Sight creates a visual imprint. This is the way things are.
Though we depend on it, sight is perhaps the most deceiving of the senses. As an amateur photographer I know this. I can tell just by the way the same place will look different everyday depending on the weather and placement of the sun.
Experience reminds me of glasses, both help you see life better. But like corrected vision, experience can deceive us.
The problem with experience is how it changes your perspective, good and bad. You see things differently.
And then many of us make a classic mistake: Interpreting personal experience for universal wisdom.
Experience, the Unreliable Crutch
Image by Gros Plante
Yes, with experience you can navigate life better, avoid the mistakes of youth, and generally have an easier time. In this sense, experience helps you. You improve because of it (though perhaps you become less mirthful).
But it brings negative things, too.
First is the loss of innocence. Naivety falls to the side.
You see patterns, behaviors emerge (yours and theirs), and you avoid them. Making the same mistakes of the past — while so damn attractive — just can’t happen again. Once bitten, twice shy.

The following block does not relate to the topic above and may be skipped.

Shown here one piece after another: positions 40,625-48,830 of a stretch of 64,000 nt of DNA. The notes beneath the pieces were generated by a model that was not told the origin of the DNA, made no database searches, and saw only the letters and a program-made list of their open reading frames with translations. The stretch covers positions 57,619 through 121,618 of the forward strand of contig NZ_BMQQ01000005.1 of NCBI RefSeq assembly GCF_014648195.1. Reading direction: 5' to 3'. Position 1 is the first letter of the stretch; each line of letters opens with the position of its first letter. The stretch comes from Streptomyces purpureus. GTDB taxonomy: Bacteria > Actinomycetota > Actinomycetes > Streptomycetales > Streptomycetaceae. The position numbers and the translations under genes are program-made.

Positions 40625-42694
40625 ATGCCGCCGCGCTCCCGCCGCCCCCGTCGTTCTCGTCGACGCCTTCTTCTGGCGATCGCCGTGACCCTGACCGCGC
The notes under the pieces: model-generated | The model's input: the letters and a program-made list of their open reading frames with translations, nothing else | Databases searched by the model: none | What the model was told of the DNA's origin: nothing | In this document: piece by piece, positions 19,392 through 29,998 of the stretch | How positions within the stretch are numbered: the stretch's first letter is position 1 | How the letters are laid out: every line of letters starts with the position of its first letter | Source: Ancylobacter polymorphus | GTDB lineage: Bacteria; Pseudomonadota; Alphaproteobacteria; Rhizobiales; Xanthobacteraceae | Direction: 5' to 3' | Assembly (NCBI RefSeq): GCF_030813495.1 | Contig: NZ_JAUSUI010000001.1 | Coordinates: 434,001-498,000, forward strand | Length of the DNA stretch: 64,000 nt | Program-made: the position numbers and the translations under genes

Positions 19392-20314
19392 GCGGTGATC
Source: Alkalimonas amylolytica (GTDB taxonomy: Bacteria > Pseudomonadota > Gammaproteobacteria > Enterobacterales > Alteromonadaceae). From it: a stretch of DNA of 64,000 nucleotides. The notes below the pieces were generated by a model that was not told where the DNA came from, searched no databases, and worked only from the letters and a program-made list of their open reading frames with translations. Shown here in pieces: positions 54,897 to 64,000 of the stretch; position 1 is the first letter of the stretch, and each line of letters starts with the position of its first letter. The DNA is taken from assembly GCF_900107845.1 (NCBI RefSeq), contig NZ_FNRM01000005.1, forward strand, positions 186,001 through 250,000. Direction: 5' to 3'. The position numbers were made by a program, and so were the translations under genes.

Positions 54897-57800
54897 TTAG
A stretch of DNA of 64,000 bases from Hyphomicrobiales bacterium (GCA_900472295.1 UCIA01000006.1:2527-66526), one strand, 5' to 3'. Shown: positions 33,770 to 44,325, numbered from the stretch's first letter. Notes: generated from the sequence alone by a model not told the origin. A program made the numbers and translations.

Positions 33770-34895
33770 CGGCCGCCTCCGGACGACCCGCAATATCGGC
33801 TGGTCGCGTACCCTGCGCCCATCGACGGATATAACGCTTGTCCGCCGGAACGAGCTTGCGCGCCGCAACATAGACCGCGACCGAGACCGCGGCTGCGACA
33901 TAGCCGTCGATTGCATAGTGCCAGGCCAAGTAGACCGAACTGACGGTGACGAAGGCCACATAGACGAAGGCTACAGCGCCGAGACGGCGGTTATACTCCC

That same knowledge causes you to “know better.” You really don’t, at least not all the time, but you think you do.
There lies the second danger, the arrogance of experience.
You see this all the time online with social media experts who declare “the right way,” and then criticize and look down on others for doing it “the wrong way.”
We’re talking about a medium, an open canvas. Further, how can innovation occur within such tight constraints (more on this tomorrow)?
Yes, I do own a glass house in this sense. I also know that I’ve been wrong several times in lording my “mighty” social media experience over people.
Differentiating Experience and Wisdom
Experience does not equate to wisdom. Wisdom is the demonstrative application of experience, not the telling of it.
The Internet is full of folks who will tell you right and wrong, but few will show you with their own actions, or respect other methods.
Showing, not telling, is one of the reasons I periodically engage in a public marketing campaign.
For that very same reason, I increasingly seek to offer my opinion of others’ actions only when asked. When I blog about what works, I take great pain to limit my observations to my experience or someone else’s case study.
Finally, experience tricks you into thinking that you don’t have to change your ways. You become unteachable.
Here, wisdom comes into play again. If you know that things always change, you remain open to new ways, others’ opinions and different methods, and evolve.
Further, wisdom lets you see that different actions may also produce a good result.
You realize in the end that you know only a little. You remain open, and adapt.
What do you think of experience?